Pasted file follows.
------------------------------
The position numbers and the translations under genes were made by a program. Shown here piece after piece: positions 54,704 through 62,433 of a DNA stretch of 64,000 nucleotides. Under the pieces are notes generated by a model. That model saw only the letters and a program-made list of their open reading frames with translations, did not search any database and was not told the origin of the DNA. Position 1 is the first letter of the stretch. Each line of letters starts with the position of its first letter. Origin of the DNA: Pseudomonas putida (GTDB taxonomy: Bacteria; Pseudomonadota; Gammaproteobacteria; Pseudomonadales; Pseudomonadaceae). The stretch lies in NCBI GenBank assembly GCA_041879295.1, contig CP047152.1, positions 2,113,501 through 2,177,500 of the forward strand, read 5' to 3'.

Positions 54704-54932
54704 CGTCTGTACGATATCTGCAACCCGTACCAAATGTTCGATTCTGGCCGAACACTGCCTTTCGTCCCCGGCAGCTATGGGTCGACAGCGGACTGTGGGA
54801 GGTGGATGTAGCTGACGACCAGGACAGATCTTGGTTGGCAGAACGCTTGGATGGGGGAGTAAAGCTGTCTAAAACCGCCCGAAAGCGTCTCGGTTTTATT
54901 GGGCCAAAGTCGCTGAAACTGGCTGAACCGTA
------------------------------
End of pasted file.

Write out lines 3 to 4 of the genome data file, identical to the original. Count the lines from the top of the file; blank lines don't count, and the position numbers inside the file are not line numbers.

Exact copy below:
54704 CGTCTGTACGATATCTGCAACCCGTACCAAATGTTCGATTCTGGCCGAACACTGCCTTTCGTCCCCGGCAGCTATGGGTCGACAGCGGACTGTGGGA
54801 GGTGGATGTAGCTGACGACCAGGACAGATCTTGGTTGGCAGAACGCTTGGATGGGGGAGTAAAGCTGTCTAAAACCGCCCGAAAGCGTCTCGGTTTTATT